Do the histories of nations like the United Kingdom and United States preclude any form of patriotism or nationalism? Many prominent voices today would answer in the affirmative. One leading scholar, however, argues that the answer depends on proper – not merely popular – historical understanding.
Nigel Biggar, Anglican theologian, priest, and ethicist, is Emeritus Regius Professor of Moral Theology at the University of Oxford and Distinguished Scholar in Residence at Pusey House, Oxford. Following the release of his recent book on British colonialism, Biggar wove together the topics of history, politics, nationalism, and conservatism in his talk “Why History Matters,” presented at National Conservatism’s UK conference in London.
National identity is heavily built on imagination, Biggar said: “we imagine ourselves to be part of a national narrative or story which endows our little lives with larger, if not ultimate, significance.” This national story includes “common endeavors, heroes, the laying down of traditions, and the building of institutions.” In short, things which are viewed in a given nation as good, valuable, admirable, and inspiring.
Biggar listed several examples of events, heroes, and institutions with which the British people identify. These things are good, the scholar suggested, and thus national identification with them is a moral activity. Continued national identification must also, he posited, must also be conservative, seeking to preserve the good aspects of a national story and identity.
“But there are dangers here,” Biggar warned, “the dangers of national idolatry and of oppressive national self-righteousness. The dangers of imagining us to be simply good, and them to be simply bad.” Biggar illustrated this point by recounting a story from his youth. As a child attending school in Scotland, Biggar watched a film about a battle between Scotland and England. Biggar immediately identified with the Scottish fighters against what he perceived to be English oppression. Later in life, however, Biggar realized that if he had lived at the time of the battle, he would have sided with the English.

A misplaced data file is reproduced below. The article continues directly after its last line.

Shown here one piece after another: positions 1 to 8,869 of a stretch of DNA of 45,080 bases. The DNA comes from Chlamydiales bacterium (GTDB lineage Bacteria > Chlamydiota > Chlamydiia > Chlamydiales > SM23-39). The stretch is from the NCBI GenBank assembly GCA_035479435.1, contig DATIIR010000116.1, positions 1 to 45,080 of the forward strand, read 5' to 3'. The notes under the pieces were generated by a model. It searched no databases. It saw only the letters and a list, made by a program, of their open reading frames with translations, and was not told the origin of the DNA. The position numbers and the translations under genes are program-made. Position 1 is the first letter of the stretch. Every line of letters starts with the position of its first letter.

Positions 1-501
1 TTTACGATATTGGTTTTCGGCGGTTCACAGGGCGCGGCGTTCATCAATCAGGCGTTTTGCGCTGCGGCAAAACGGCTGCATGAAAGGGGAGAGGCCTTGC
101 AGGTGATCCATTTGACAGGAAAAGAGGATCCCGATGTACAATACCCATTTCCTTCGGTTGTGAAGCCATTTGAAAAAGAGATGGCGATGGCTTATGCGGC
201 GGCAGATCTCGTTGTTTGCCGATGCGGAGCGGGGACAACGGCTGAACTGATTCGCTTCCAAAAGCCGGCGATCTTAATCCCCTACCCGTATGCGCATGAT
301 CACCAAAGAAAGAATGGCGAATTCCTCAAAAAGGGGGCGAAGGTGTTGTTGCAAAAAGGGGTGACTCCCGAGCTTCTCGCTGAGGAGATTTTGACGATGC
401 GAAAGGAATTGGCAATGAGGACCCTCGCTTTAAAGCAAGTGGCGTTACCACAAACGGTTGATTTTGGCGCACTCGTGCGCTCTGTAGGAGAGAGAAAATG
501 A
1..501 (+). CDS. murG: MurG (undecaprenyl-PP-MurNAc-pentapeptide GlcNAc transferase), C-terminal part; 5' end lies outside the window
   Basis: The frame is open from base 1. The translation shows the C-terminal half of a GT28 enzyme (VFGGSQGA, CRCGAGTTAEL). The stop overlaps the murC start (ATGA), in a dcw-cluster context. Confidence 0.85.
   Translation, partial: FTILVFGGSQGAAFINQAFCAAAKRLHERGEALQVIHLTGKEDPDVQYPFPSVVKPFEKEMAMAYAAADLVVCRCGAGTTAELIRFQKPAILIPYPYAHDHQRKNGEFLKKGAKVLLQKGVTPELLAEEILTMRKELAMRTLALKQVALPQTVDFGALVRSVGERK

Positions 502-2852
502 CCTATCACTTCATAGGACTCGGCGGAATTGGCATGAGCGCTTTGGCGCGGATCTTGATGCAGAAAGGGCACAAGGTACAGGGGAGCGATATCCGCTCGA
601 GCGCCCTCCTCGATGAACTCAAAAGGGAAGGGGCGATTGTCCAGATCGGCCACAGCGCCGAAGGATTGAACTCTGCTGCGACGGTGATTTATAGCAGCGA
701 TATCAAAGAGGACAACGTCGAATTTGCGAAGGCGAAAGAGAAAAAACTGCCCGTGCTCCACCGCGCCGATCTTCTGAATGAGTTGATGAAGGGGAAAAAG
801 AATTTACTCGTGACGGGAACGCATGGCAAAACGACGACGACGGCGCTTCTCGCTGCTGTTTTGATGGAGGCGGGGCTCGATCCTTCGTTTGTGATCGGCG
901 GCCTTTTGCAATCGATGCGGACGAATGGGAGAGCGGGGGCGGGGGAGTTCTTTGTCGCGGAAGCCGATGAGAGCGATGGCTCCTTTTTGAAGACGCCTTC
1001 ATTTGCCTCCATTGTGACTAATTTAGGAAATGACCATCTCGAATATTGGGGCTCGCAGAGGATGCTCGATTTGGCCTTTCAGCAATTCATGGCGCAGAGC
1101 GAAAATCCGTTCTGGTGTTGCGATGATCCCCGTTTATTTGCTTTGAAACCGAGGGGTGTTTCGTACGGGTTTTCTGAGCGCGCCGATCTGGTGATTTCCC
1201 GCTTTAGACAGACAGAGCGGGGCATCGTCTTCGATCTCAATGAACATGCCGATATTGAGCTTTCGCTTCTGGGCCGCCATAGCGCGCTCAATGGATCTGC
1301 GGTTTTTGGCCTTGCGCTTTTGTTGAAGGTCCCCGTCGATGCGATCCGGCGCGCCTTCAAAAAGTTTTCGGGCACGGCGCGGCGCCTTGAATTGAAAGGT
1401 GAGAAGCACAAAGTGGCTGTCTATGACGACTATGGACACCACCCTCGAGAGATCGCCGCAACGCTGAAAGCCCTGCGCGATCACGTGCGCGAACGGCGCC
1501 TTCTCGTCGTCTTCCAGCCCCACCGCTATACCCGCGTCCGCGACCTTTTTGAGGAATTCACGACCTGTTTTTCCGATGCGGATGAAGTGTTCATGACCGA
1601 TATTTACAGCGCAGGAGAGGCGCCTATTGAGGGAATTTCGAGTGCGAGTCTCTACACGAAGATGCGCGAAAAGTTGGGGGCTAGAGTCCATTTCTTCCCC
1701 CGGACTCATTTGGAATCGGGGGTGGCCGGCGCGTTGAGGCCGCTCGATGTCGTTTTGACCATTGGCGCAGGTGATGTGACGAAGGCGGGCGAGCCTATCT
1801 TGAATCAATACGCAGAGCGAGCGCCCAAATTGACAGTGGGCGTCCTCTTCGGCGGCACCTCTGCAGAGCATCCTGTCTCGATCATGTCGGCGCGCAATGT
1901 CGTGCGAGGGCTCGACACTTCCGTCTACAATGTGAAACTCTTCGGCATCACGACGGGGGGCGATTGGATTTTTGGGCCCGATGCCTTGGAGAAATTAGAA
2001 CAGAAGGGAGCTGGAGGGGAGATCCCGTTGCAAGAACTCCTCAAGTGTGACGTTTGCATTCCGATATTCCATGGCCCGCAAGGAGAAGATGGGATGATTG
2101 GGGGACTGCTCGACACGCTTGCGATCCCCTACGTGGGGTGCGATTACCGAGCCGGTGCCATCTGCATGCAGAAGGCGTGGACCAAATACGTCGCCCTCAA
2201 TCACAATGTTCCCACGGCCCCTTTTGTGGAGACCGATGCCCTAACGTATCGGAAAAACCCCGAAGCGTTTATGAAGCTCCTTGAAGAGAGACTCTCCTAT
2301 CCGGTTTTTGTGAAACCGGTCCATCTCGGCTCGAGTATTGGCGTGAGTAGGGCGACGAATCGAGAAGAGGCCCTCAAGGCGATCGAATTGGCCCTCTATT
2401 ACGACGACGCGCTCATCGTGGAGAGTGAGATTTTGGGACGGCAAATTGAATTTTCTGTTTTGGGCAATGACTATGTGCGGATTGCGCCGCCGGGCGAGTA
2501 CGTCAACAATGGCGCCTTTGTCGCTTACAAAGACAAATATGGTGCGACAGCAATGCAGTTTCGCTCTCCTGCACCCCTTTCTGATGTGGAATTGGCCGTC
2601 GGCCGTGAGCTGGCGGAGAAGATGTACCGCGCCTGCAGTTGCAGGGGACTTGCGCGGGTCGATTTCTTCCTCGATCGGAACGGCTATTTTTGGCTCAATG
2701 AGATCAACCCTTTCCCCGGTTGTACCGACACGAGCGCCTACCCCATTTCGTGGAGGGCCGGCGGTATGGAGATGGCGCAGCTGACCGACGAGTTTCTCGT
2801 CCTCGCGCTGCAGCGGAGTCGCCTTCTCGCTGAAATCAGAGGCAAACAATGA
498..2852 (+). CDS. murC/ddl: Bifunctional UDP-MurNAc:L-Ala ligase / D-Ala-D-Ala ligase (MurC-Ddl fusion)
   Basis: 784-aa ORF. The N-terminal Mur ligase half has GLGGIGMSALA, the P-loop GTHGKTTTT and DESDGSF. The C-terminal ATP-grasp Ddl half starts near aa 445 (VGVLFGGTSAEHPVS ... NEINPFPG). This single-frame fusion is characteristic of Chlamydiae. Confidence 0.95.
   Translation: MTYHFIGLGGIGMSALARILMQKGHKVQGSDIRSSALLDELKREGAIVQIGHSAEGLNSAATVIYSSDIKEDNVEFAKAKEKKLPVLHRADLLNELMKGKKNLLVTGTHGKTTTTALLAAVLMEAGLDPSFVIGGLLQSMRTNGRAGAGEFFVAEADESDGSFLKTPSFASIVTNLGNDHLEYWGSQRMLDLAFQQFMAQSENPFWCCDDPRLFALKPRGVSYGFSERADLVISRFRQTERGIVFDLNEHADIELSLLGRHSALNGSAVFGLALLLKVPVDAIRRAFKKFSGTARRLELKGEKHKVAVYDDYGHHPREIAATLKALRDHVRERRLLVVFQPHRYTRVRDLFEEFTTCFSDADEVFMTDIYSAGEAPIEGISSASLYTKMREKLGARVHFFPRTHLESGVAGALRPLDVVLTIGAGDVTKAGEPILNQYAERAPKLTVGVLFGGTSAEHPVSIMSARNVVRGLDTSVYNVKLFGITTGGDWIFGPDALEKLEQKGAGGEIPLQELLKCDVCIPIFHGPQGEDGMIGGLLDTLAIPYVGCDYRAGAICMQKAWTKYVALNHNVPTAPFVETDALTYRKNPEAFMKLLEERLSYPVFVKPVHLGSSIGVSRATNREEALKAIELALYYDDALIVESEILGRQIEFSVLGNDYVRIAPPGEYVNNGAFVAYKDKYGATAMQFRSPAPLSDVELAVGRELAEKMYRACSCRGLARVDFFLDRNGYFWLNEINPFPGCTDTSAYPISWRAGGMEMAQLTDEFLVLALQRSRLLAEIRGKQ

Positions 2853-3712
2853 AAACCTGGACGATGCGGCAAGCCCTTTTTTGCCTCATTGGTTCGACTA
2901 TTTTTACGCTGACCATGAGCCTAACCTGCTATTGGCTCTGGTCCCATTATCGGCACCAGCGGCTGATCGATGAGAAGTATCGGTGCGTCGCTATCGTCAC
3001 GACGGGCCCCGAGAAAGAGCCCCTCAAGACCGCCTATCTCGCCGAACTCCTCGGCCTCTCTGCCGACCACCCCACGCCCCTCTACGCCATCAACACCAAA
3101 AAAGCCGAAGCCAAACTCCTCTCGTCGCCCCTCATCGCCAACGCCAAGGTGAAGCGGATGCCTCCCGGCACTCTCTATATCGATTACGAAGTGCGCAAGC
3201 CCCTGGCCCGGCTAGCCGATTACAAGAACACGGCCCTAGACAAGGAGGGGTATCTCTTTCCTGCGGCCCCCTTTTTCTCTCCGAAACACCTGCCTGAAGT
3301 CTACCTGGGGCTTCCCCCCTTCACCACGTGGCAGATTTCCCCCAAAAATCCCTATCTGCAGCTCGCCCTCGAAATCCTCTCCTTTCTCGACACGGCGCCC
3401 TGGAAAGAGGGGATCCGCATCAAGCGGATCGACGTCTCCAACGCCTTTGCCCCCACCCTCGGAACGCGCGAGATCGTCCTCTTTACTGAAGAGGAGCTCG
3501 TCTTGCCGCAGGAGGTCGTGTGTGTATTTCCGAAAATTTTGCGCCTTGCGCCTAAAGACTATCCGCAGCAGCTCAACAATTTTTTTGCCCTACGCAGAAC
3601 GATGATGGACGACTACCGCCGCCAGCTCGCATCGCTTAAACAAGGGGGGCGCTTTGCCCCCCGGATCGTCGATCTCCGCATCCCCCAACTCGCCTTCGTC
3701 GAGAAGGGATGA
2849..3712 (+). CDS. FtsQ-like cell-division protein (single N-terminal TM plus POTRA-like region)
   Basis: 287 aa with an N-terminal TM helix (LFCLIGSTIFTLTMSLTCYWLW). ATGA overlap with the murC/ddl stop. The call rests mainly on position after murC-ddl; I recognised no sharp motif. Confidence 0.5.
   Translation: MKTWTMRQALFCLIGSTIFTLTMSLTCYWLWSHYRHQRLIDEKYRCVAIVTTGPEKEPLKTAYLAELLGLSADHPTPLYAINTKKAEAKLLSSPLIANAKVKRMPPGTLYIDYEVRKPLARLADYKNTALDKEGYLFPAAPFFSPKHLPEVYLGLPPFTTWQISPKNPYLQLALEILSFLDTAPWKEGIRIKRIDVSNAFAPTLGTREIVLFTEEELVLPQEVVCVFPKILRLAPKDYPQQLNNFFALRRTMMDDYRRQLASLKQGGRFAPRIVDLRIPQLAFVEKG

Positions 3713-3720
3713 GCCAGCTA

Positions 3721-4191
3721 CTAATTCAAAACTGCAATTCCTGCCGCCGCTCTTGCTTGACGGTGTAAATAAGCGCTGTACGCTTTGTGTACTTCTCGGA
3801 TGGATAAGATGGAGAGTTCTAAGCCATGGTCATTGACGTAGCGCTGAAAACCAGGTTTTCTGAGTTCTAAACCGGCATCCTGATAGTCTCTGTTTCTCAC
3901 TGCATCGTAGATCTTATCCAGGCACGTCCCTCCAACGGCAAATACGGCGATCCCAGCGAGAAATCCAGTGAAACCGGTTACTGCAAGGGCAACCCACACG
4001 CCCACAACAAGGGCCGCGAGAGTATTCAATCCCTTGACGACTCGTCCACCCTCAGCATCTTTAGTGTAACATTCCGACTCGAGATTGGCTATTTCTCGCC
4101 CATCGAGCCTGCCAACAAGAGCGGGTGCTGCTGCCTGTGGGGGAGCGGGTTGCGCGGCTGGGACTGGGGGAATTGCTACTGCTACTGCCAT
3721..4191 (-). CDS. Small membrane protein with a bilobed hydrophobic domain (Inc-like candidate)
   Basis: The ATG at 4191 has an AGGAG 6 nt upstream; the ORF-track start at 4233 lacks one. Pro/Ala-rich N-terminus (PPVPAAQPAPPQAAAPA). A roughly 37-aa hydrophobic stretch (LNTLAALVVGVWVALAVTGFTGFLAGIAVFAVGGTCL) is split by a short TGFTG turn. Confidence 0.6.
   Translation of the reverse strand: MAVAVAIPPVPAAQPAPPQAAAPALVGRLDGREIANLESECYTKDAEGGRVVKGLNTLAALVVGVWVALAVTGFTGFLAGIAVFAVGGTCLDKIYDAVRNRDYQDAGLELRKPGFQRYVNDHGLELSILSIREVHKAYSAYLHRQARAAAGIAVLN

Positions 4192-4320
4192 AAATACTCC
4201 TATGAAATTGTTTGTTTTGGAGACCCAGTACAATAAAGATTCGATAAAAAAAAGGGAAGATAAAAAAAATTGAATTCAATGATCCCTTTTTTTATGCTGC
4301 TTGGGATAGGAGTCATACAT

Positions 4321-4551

From this illustration, Biggar argued that “history matters,” especially with regards to politics. Most who favor Scottish independence today, Biggar suggests, do “not because they’ve analyzed policies. They do it in large part because they inhabit imaginatively a vision of the past that is false.” The outworking of this false vision could have disastrous unforeseen consequences, Biggar said, noting the concern of some experts that the fragmenting of the United Kingdom through Scottish independence could embolden Russia and China. It is thus imperative, argued Biggar, that history be properly understood.
Biggar also argued this point from the British Empire’s increasingly negative reputation in contemporary discourse. This reputation “portrays the British Empire as nothing but a litany of racism, economic exploitation, cultural repression, and wanton violence,” Biggar summarized. “It refers to colonialism and slavery as if those two things were identical. But they are not.”
Biggar recognized that “the record of the British Empire is a morally mixed one.” The British Empire also, however, actively opposed slavery for 150 years, fought injustices in India, and stood almost alone militarily against the Nazis from May 1940 until June 1941.
“Britain’s imperial record was a morally mixed one,” Biggar repeated, “but so is that of any longstanding state.” Appealing to his Christianity and Burkeian conservatism, he also stated: “I don’t expect perfection in any human affairs. Those who rule, just like those who are ruled, are creatures and sinners, finite and fallen.”
Biggar thus warned against “the unforgiving, inhumane impatience of utopian perfectionists.” He also warned against “the political power of guilt,” which he argued is often misapplied due to inaccurate historical understanding.
Ill-informed guilt about Britain’s colonial history, Biggar said, is “determining the decisions and policies of our cultural institutions, weakening the soft international power of the crown, and making us vulnerable to infinite claims of reparation for ancient wrongs.”
Biggar concluded that Brits must instead understand their history rightly, and use the best elements of that history to move forward: “Much of what our forebears achieved was extraordinary. We need to remember it. We need to admire it. We need to conserve it. And then we need to build on it.”
Though Biggar speaks of British history and a proper understanding thereof, the principles underlying his analysis can also be applied to other nations, including the United States. Our history, like Britain’s, is certainly “morally mixed” given that we live in a fallen world replete with sin. We must, however, be careful to properly understand that history before jumping to conclusions about both the strengths and the flaws of our nation and integrating that into our national imagination. We must be especially careful before basing political decisions on our historical understanding. As Biggar repeated throughout this speech, “History matters. It matters politically.”